Ancient Glass Blog of The Allaire Collection

American Chestnut Bottle

Posted in 1. American Glass, CATEGORIES OF GLASS TYPES ON THIS SITE, Early American Glass before 1850 by Allaire Collection of Glass on June 16, 2016

American Chestnut Bottle

Free blown American chestnut bottles were made in great quantities by most of the early glass shops from about 1750 to 1850. They were mostly made of the natural color of glass which is different shades green to brown. The name chestnut is based on the bulbous and flattened shape. The bottles typically are 4 to 9 inches however some are as small as 2 inches and large as demijohns and carboys. Similar chestnut flasks were made in Germany in the 18th-19th century. Ref: Kechum p. 5,11, McKearin Plate 225, Spillman II #45

The three examples from the Allaire collections are:

05A Chestnut Bottle H: 5 7/8"

05A Chestnut Bottle H: 5 7/8″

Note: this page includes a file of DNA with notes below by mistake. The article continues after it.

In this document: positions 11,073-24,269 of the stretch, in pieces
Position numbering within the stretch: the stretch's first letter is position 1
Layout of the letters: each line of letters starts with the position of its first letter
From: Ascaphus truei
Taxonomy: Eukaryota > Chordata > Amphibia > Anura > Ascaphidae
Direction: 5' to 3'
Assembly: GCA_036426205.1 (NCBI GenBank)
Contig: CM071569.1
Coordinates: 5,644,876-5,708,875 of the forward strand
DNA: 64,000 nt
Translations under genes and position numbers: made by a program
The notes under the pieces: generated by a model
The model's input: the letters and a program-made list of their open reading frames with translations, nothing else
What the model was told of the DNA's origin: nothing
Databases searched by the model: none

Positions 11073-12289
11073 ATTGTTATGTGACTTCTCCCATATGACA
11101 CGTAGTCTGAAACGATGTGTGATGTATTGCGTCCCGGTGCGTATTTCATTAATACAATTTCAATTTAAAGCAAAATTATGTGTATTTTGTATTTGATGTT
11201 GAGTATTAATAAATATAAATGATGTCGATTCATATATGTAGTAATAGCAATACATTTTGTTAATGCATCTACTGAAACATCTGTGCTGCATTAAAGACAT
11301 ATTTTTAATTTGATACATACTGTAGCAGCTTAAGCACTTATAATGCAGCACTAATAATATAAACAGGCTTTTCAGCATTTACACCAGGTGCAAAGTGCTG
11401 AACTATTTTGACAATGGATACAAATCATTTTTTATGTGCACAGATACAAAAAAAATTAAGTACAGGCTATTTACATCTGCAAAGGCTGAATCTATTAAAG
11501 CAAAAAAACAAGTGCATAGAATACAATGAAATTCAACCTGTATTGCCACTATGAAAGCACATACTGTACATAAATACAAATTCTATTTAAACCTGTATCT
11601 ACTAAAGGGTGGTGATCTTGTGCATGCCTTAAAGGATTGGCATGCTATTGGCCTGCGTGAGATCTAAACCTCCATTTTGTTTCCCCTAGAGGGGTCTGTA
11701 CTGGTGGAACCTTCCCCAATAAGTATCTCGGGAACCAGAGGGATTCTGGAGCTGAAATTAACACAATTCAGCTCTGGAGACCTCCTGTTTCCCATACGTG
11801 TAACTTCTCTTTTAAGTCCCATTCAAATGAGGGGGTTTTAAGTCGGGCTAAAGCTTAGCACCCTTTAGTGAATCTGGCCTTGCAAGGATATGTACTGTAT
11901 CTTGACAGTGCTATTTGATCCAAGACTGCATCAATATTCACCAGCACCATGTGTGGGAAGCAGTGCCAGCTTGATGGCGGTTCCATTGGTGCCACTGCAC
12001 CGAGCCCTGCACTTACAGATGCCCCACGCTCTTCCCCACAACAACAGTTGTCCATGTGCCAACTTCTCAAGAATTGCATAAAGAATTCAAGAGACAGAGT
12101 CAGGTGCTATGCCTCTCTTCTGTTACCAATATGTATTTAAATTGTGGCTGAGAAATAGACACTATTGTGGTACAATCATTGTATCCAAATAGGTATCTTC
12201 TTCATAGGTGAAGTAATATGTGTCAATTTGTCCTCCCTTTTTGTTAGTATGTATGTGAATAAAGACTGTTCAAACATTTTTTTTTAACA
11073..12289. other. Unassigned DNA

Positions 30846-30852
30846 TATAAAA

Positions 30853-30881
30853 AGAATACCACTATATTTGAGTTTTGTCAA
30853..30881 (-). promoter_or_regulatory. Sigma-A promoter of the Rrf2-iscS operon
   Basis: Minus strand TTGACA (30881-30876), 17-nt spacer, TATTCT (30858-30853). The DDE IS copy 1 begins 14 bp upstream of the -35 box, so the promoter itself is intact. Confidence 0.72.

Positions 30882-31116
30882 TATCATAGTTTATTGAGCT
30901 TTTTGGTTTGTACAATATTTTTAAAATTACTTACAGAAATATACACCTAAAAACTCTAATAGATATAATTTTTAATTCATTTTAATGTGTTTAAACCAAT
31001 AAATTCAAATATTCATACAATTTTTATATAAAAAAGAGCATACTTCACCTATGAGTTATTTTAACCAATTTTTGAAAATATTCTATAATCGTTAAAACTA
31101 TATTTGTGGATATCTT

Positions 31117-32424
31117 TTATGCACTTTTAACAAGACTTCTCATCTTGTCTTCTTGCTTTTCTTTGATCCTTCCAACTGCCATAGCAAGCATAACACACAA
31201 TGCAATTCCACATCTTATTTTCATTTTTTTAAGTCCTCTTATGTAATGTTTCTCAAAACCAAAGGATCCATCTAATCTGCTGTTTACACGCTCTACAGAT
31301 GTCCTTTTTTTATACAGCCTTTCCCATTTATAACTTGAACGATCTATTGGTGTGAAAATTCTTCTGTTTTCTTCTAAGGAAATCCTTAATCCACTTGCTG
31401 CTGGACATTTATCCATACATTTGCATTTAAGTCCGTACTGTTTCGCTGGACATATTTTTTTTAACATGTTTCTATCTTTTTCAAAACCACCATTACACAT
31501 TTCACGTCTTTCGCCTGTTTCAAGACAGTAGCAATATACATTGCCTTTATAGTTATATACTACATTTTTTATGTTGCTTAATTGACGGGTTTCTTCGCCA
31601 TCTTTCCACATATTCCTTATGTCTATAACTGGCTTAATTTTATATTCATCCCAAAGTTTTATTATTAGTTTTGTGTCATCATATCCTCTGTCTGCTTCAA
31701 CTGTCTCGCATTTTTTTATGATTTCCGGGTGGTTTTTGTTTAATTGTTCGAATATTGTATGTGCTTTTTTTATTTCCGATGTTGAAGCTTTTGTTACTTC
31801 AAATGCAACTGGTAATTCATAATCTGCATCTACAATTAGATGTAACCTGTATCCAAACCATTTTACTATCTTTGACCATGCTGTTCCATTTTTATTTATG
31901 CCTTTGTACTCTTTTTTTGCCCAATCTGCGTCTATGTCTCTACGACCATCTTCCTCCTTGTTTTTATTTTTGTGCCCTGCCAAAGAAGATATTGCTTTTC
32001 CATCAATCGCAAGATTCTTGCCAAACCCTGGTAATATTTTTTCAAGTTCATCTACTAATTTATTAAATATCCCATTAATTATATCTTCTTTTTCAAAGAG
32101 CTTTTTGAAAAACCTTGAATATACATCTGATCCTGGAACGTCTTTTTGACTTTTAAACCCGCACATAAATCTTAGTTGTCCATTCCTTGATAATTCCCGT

05A Chestnut Bottle H: 5 7/8″

This is a dark olive green American chestnut bottle with pushed-up base.  Plain applied lip.

25A Chestnut Bottle H: 5 ½ inches

25A Chestnut Bottle H: 5 ½ inches

25A Chestnut Bottle H: 5 ½ inches

This free blown American chestnut bottle is olive green with pushed-up base and plain applied lip.

33A Chestnut Bottle H: 5 ½ inches

33A Chestnut Bottle H: 5 ½ inches

33A Chestnut Bottle H: 5 ½ inches

This light olive green American chestnut bottle has a high kick and plain applied lip.

2 Responses

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  1. Frank White said, on December 7, 2017 at 8:22 pm

    Has there been any study on the American Chestnut bottle that shows their volume output [popularity] by decade? 1750-1830

    • Allaire Collection of Glass said, on December 8, 2017 at 5:27 am

      Not that I know of. It is like the Pitkin the sizes where not standardized.


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